Not only that, my one teammate in Americas West working on GitLab.com was moving with me so that we would both continue to report to the same manager. Keeping us together makes sense because we were both part of the early batch of GitLab.com hires (2 of the 5 left) and have a lot of “institutional knowledge”. Having the same manager meant it was easier to coordinate some of our efforts. Also, if we both raised the same concerns, our manager would know.
I’m not sure that we “immediately hit it off”, but we certainly got along, and the more weeks that went by, the more I began to appreciate Lyle’s decision.
Ronnie was open and friendly from the beginning, and the more we bonded over many shared stories and random food stuff (like furikake and bánh mì, in which I bought the book he recommended for Pomax), the more I became willing to bring up the “hard stuff”.
When my promotion document got a bit “stuck”, he took it upon himself to meet with me to finish it up and get it pushed through.
When I was stressing out about work, in addition to helping me sort out my priorities, he set aside time during our one-on-one just to make sure I booked a day off.
You can see that in recent months, I have empty contribution days where I obviously took a day off, and that the days I am working, there are more contributions than before; taking days off so that I can be more effective when I am working.
The longer I’m at GitLab, the more I get pinged on things and the more responsibilities I have. In the past, I’ve always done a good job of prioritizing, but I’ve never been in Support where there’s a constant balance between tickets and the rest of the work that needs to get done. Having a manager who seems to know the right things to say and to help you tone down the stress level is invaluable.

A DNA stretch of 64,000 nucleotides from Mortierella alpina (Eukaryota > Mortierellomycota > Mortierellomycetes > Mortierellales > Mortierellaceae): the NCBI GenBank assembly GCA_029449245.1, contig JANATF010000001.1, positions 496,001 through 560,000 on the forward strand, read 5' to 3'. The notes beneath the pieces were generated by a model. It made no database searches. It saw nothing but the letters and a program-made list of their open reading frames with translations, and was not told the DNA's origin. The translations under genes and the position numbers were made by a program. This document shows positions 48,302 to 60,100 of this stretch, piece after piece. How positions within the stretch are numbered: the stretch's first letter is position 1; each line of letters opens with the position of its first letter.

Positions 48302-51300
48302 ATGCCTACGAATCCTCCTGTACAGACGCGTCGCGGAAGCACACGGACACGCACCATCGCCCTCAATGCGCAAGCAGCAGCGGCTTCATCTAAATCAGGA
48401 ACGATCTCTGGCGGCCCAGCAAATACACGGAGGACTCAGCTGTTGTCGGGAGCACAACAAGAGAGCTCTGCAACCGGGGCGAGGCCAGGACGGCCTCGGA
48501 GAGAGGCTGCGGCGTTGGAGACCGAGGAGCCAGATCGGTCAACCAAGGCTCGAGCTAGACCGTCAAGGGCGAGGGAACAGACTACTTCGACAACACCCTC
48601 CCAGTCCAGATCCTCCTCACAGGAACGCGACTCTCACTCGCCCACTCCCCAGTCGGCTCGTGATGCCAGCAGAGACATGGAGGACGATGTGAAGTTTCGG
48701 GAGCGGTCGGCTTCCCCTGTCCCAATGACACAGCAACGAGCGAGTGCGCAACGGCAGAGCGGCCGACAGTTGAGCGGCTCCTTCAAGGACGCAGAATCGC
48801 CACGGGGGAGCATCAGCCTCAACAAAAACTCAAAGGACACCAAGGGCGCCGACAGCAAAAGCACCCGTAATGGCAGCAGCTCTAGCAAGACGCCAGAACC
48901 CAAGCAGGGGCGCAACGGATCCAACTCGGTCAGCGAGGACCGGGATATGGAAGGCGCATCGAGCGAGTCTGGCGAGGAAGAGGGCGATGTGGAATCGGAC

The Support Team
I talk a lot about the Support team and the way we work in my series on the GitLab values and culture, but that focuses on how we do our work.
Here, I have to express how working with the Support team we have at GitLab is one of the big reasons that continuously makes me want to stay.
Every team member is smart, dedicated, helpful, and friendly. Some team members seem to tend to keep to themselves more, but if you do a pairing session with them, it’s obvious that they’re simply “quieter” than others.
Most engineering teams are a dozen members or less, so Support is by far the largest engineer team with over 80 members, and one of the largest teams at GitLab.
While there have certainly been some “growing pains”, most of them have been fairly typical. These include making sure everyone is aware of changes, and that we create or update processes that are scalable. Communication and change management at scale are not new problems, so were fairly expected.
One of the things I love is that we have this sense of belonging and camaraderie in Support of being “one team”. Despite the fact that we currently have two groups of people working on the two products, and we’re divided up by regions, when asked about splitting up for team dinner at Contribute, the general consensus was to have everyone together. We frequently discuss making sure we’re not silo’ed by region.
We are one team.
We share our shortcomings and our successes together. While we’re not there yet, we’re also moving towards working as a single team even in tickets. Nevertheless, we often exceed our performance goals, and consistently receive not only a high rate of positive satisfaction ratings, but also a high rate of users completing them. We’ve received praises from our executive team.
In recognition of our awesome work, we’ve also received a pizza party or two.
A lot of what I got done and so much of what I’ve learnt was thanks to help from others: their feedback, knowledge, trust, and support, plus allowing me to not step on their toes.
At 2 years, it’s currently hard to imagine working anywhere else.
Thank you GitLab and the Support team, with special thanks to my awesome managers. Here’s to more amazing things in year 3!
Thanks for reading!
If you made it all the way to end, just want to say, thanks for reading! Have a red panda as a reward =D
I’m excited to keep exploring how I can continue to make a positive impact at GitLab.